Written by Flossie Waite
A few years ago, a contributor sent me a review of a concert for babies that she had attended with her child. Almost the entire word count was dedicated to the insufficient buggy parking spaces at the venue, and the late opening of the auditorium doors. At first, I wondered whether it was publishable – was it the equivalent of a food critic writing about the quality of the table cloth with only a brief word about the duck a l’orange? But the review helped me appreciate – as a critic who sees most shows alone – that taking children to the theatre isn’t just a cultural experience to be had, but an outing to be carefully managed. When logistics play such a crucial part in the overall experience, the venue’s facilities are just as important as the main event. There was a window in the baby’s timetable – in between naps and feeding and the possibility of prolonged activity turning to potential grouchiness – in which the concert was supposed to fit. The matter of a mere 15 minutes meant the musicians played to a room of gently snoring infants cradled in their frazzled parents’ arms.
It’s not just families for whom the theatrical experience can be significantly impacted by the venue, or critics writing about children’s theatre who think it’s important to include in their write-up. Fiona Mountford’s Evening Standard review of All or Nothing opens with a withering assessment of The Ambassadors Theatre, finding it pretty galling that audiences are expected to pay £65 “for a stalls seat in a dilapidated theatre for this grimly mediocre musical, then to spend the entire interval queuing for one of just five ladies loos in the building (and a mere two for the whole of the stalls), only to find that neither the taps nor the hand drier work properly.” Comfort, convenience and value for money are important: whether it’s unexceptional or extraordinary, you’re much more likely to enjoy a show if you don’t spend an age queueing for a wee before it starts, in an increasingly harried panic that the lights are about to go down.
One venue that seems to be doing a better job is the Bridge Theatre. Only a few months old (it opened in October 2017), the Bridge Theatre may be young in years but, some have said, it is still a commercial theatre made in the sometimes dubious mould of its older West End brothers. Though it may not be all that different or progressive when it comes to programming and vision, where the Bridge Theatre really does stand out is in the building itself. Nick Hytner apparently spent a great deal of time in promotional interviews for the theatre stressing the number of toilets there are, clearly aware that audiences would find the spotlessly clean, fully functional, and virtually queue-less loos a major selling point to be banged on about to anyone who will listen. (I proved him right after my first visit, describing the lavoratorial luxury to everyone who asked about the theatre.) The foyer is massive and the leather seats aren’t only comfy but smell divine, as does the food (especially the much harked-on about madeleines).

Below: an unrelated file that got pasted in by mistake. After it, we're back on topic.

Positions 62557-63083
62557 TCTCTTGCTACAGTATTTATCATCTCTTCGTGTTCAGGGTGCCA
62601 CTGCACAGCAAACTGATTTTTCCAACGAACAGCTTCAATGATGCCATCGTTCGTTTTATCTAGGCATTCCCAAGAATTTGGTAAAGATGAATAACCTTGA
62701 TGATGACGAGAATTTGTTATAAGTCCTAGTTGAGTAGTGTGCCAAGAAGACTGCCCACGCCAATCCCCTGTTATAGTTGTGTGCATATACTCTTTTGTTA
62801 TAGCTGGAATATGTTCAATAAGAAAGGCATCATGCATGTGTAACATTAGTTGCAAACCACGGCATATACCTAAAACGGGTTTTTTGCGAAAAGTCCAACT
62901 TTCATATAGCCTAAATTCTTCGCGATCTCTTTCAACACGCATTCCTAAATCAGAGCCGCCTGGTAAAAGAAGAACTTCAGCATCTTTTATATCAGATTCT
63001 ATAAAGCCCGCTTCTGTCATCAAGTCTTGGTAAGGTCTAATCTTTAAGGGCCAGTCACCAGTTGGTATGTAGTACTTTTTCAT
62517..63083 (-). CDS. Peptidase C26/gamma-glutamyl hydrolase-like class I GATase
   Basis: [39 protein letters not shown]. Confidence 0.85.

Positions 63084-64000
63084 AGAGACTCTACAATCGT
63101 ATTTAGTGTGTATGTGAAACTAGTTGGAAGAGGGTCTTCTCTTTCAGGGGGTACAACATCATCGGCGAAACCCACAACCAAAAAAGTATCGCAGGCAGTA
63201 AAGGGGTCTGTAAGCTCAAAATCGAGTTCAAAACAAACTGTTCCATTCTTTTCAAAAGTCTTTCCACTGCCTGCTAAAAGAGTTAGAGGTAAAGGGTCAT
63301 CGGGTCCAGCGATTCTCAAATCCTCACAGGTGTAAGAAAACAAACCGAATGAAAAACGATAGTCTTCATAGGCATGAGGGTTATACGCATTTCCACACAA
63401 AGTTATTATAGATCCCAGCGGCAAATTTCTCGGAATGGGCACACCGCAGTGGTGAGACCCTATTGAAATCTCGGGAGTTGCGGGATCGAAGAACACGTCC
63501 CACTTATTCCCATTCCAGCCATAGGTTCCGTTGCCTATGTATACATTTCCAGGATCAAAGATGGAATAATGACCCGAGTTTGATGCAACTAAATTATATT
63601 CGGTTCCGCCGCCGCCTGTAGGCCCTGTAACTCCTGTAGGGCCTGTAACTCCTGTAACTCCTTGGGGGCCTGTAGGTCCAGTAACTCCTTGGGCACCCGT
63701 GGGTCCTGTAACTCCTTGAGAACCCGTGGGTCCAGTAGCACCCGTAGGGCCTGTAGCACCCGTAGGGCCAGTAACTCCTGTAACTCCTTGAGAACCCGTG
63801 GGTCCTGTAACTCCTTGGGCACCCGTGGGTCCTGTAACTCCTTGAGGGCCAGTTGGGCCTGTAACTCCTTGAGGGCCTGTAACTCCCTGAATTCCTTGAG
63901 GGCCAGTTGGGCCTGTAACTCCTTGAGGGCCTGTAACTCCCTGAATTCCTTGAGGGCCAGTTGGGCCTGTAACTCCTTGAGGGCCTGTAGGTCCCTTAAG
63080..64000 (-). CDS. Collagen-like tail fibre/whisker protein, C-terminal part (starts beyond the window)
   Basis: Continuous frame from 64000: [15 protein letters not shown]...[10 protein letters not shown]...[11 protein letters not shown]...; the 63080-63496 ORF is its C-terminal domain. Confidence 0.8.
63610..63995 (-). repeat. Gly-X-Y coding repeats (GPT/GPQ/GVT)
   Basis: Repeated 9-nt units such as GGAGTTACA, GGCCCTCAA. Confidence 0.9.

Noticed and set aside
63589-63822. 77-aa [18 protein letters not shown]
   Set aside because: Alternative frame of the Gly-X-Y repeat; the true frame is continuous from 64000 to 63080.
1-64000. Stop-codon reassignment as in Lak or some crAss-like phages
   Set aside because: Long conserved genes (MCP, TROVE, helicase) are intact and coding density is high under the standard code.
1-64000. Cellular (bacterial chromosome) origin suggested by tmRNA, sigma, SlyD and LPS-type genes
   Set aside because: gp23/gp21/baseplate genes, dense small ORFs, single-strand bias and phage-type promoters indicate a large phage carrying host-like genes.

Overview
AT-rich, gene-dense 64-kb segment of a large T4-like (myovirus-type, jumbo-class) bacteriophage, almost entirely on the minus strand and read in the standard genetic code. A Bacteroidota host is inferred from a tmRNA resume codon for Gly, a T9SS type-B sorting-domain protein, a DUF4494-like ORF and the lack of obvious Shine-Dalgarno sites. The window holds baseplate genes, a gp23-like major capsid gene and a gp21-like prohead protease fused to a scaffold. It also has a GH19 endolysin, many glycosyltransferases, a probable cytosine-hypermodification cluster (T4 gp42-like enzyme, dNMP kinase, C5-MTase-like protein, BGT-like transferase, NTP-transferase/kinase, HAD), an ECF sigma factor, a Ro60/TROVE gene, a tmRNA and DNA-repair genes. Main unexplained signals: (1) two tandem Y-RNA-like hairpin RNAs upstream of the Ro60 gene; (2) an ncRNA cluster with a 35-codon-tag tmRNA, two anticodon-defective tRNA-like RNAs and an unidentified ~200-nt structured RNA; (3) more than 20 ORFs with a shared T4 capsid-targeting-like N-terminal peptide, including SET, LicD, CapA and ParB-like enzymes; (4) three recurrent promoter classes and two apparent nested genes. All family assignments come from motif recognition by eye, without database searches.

A resource like SeatPlan gives those planning a theatre trip a heads-up on what to expect from the venue they intend to visit, with insight into each section of the auditorium, from legroom to nearest toilets, details on accessibility and location, and, ingeniously, seat reviews, often with photos, so you know exactly what you’re getting for your money (perhaps a feature Fiona Mountford would particularly enjoy!) Some additional information on this website could be really helpful for family audiences: are booster seats available?are there baby changing facilities? is there somewhere to store pushchairs? is there a policy on leaving and re-entering the auditorium during a performance? what’s the price of an icecream (so parents can decide whether to budget for the inevitable request)? and so on.
Venues who take their role in the theatre experience seriously, from arrival to performance to departure, have the potential not only to transform that experience, but to become an essential element of it. At Polka Theatre, for instance, dipping into the fancy dress box, playing in the playground or eating in the café’s famous train compartments are just as much a part of any theatre trip as the play. Sarah Argent’s Scrunch at Unicorn Theatre is another best practice example, with a level of forethought my contributor would definitely have benefitted from. Here, the efforts made to accommodate the audience “felt like an extension of the piece itself, guiding parents and their very young children through one of their earliest experiences of theatre together.” Theatres targeting young audiences need to recognise that buggy spaces and baby changing facilities can be just as important as what’s on stage.
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